Businesses that use websites (virtually everyone) are now receiving, with increasing frequency, demands related to compliance with the Americans with Disabilities Act (ADA).
These are unlike traditional employment cases implicating Title I of the ADA. Title I prohibits private employers, state and local governments, employment agencies and labor unions from discriminating against qualified individuals with disabilities in:
- Job application procedures
- Advancement compensation
- Job training
- Other terms, conditions, and privileges of employment
These new ADA Title III claims are an entirely different animal. Under Title III, issues arise related to information technology, intellectual property, data privacy and security, and whether the Internet is a “place of public accommodation.” Unfortunately, the answers to many of these questions are unsettled.
Title III of the ADA makes it unlawful to discriminate against the disabled in the full and equal enjoyment of the goods and services of places of public accommodation.
Traditionally, the ADA was thought to apply only to brick-and-mortar stores. Court decisions have clarified that this is not the case, and that the ADA could apply where there is a “nexus” between the use of the website and enjoyment of the goods and services offered at the retailer’s physical store.
Proceeding on the premise that a website is subject to Title II of the ADA, how does a business make its website ADA compliant?
Since July of 2010, the US Department of Justice has been working on proposed regulations relating to the application of the ADA to private commercial websites. These proposed regulations were to be published in the Spring of 2016. This past November, the federal government released its Fall 2015 Semiannual Unified Agenda and Regulatory Plan. It identified regulatory priorities and significant regulatory actions expected in the coming year.
Unfortunately for those seeking guidance, the report also disclosed that the DOJ has further delayed its Title III website accessibility proposed rule. The initiative has been moved to the “long term action” list. These proposed regulations are now expected in 2018.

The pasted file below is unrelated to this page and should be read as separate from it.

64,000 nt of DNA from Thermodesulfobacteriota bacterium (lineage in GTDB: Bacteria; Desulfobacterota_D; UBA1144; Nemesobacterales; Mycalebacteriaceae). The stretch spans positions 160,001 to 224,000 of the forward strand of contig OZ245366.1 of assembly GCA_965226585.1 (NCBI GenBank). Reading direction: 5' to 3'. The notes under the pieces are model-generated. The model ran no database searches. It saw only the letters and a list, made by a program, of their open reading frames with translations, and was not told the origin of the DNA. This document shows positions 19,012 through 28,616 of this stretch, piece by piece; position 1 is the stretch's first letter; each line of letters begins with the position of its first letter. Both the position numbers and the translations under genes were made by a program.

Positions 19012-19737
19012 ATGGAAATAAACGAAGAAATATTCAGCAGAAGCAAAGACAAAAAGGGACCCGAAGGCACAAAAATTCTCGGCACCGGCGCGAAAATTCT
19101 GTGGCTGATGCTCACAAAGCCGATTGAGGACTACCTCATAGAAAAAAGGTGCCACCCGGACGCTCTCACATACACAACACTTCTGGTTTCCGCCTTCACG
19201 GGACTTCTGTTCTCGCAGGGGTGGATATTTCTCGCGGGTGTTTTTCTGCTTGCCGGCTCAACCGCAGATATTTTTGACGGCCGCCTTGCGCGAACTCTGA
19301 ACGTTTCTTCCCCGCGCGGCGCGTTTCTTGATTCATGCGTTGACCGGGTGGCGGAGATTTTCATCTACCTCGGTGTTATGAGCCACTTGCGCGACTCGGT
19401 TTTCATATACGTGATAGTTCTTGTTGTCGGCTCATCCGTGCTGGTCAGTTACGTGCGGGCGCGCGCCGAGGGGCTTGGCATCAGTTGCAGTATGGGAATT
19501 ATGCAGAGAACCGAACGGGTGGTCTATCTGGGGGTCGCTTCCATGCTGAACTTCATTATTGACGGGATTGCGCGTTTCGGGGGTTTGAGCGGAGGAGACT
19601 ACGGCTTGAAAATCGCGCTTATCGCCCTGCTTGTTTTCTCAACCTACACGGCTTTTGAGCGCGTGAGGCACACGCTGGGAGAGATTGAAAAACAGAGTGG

Notwithstanding a lack of regulatory guidance, the DOJ and private parties have not been hesitant to bring enforcement actions and civil suits. Such claims have resulted in modifications to commercial websites that make such sites more accessible.
By way of example, the blind can navigate the Internet using “screen reader” software that reads text on a webpage, converting it to a format that blind users can understand, such as audio or braille. Screen readers can also identify links and graphics to help with site navigation using only a keyboard. A screen reader requires the site to use code that is compatible with screen readers—code that most websites lack.
While not having the force of regulation, many claims have been resolved through compliance with the World Wide Web Consortium’s (W3C) Web Content Accessibility Guidelines 2.0 Level AA (WCAG 2.0 AA). These standards provide guidance for ensuring that websites comply with ADA accessibility standards, including use of screen readers, including (1) adding invisible “alt-text” to graphics for screen reader recognition; (2) ensuring all functions can be performed on a keyboard; (3) ensuring image maps are accessible; and (4) adding webpage headings for easier navigation.
In the course of determining whether your website is subject to Title III of the ADA, the following questions should be answered:
- Is my website accessible and used by the public, or is accessibility limited in some way?
- Do I offer goods or services through my site?
- Do I use screen reader technology (and is this technically possible)?
- How does ADA compliance affect my advertising and branding?
- How does ADA compliance affect my intellectual property or my use of third party IP?
- How does ADA compliance affect data privacy and security?
While there are no final regulations in place, thoughtful review of your website and planning for ADA compliance is critical. It is not too early to get started now.